What follows then is a “walk through the causal map”—a systematic stroll through a densely woven web of causality....

  4. 3 Individual-Level Account: Why Did the F-15 Pilots Misidentify the Black Hawks?
    (pp. 71-98)

    There is no denying that the pilot of the lead F-15 mistakenly identified the two friendly Black Hawks as enemy Hinds. At 1028 on 14 April, tiger 01 keyed his main radio and tried to report what he saw:

    “VID Hind—correction, Hip . . . no Hind.”

    Later, during the investigation, tiger 02 testified:

    Human error did occur. We misidentified the helicopters; we engaged them and we destroyed them. It was a tragic and fatal mistake which will never leave my thoughts, which will rob me of peace for time eternal. I can only pray the dead and the...

  5. 4 Group-Level Account: Why Did the AWACS Crew Fail to Intervene?
    (pp. 99-135)

    In an interview with ABC’s Sam Donaldson, the AWACS’s Mission Crew Commander (MCC) did his best to field this thorny question:

    MCC: I know my guys didn’t do anything wrong. We didn’t pull the trigger. We didn’t order them. We didn’t direct. We didn’t detect. We did nothing wrong.¹ We could have done—when I say “we,” I mean me and my crew—we could have done more—possibly. We could have told the F-15s that there were UH-60s down there when they first checked in.

    Donaldson: Why didn’t you?

    MCC: I don’t know. And, that’s something that we’re going...

  6. 5 Organizational-Level Account: Why Wasn’t Eagle Flight Integrated into Task Force Operations?
    (pp. 136-178)

    “Eisenhower’s experience on D-Day made him a believer in jointness.² It is a sad commentary that 52 years later, some still are not believers.” This opinion on the current state of interservice cooperation appeared in an April 1996 editorial in theArmy Times, titled “Getting it Together.” In it the author laments an astonishing lack of progress over the past fifty years in the military’s struggle to coordinate joint operations. At the broadest level, understanding this struggle is central to answering the question raised in this chapter: Why wasn’t Eagle Flight integrated into Task Force operations?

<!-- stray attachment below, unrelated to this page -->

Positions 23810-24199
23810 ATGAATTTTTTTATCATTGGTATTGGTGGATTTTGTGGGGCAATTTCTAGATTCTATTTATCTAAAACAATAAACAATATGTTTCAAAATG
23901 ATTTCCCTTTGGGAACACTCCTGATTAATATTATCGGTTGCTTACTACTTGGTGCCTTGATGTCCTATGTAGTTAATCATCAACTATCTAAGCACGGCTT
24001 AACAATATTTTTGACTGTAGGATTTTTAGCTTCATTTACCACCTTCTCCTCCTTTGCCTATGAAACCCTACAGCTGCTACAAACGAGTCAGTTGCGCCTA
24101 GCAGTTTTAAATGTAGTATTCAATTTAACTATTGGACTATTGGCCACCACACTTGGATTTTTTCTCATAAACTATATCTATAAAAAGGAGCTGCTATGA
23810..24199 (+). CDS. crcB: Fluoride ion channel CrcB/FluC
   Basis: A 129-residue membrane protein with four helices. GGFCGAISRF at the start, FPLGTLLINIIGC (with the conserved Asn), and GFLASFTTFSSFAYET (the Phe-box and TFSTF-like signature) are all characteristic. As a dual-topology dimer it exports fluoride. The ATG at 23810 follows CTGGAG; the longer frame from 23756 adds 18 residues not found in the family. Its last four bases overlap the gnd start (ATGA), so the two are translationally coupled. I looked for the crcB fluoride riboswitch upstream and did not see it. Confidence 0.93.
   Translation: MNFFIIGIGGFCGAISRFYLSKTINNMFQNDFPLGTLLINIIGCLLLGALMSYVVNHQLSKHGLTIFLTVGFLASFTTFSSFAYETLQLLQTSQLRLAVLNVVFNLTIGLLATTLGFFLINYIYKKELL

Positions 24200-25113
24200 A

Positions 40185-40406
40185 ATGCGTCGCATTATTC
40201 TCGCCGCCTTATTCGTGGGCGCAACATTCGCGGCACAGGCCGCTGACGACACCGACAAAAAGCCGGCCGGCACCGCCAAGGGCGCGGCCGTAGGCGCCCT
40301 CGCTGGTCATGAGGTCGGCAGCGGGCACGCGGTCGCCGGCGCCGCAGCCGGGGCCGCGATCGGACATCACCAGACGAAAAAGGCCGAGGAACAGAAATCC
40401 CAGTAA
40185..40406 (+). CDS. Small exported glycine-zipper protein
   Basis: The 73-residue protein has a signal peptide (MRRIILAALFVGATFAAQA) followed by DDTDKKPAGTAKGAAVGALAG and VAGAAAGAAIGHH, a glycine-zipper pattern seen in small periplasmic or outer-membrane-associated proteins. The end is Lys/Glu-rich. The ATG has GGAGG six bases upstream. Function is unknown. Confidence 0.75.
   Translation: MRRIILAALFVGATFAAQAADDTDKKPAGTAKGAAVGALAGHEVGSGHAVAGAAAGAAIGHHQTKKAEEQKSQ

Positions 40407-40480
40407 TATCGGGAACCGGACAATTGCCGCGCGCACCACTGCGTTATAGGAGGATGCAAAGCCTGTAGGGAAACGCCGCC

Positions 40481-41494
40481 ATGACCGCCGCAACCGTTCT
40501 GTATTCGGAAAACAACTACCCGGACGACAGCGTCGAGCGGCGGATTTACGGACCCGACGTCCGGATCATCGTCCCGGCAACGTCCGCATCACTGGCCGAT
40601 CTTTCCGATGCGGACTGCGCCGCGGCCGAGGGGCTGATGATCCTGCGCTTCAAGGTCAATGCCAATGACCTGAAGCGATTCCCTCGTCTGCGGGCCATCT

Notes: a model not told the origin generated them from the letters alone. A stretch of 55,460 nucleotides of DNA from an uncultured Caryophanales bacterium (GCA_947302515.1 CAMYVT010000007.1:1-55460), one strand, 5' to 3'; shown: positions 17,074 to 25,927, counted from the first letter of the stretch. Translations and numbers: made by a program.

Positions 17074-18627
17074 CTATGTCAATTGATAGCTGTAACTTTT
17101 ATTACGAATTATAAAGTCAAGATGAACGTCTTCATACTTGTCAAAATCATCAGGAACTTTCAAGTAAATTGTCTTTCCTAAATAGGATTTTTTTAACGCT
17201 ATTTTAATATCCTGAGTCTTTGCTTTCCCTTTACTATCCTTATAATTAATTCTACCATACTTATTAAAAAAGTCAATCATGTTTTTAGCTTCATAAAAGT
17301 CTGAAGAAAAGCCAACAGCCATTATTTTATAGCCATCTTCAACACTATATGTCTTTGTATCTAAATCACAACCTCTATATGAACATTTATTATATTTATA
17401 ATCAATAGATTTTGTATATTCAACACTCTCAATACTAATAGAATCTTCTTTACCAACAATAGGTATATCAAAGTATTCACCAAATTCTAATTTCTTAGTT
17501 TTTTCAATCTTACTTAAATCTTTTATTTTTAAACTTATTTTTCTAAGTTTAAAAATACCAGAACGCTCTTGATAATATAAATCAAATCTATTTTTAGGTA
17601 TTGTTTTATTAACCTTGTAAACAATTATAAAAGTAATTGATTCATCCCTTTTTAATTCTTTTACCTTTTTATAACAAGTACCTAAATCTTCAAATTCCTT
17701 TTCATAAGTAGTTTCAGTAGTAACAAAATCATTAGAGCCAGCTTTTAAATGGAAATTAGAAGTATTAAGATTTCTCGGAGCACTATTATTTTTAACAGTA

Unfortunately, the shootdown in...

  7. 6 Cross-Levels Account: A Theory of Practical Drift
    (pp. 179-201)

    Each of the last three chapters explains a separate piece of the puzzle, each at a different level of analysis. Individuals erred; groups floundered; and organizations failed. If the F-15 pilots had not misidentified the Black Hawks; or, if the AWACS crew had effectively monitored the helicopters and intervened; or, if Eagle Flight had been better integrated into the Task Force, then there might have been no shootdown. However compelling each explanation may be in part, however logically the parts fit together as a whole, apart or together, they still don’t adequately explain the shootdown in its totality.

    While each...

  8. 7 Conclusions: There But by the Grace of God . . .
    (pp. 202-236)

    Recall Secretary Perry’s comments to the families of those who died in the shootdown: “This accident should not have happened, but these brave individuals will not have died in vainif we learn from and correct our mistakes” (emphasis added) (Office of the Assistant Secretary of Defense for Public Affairs, 1994: 1). A flurry of activity followed the shootdown. We corrected many mistakes; however, what have we learned?

    Sifting through mountains of data, no smoking gun emerged. And, I admit this in spite of the fact that the hubris-driven investigative reporter in me never gave up hope. Throughout this study,...

  9. Appendix 2 Friendly Fire Applied: Lessons for Your Organization?
    (pp. 239-240)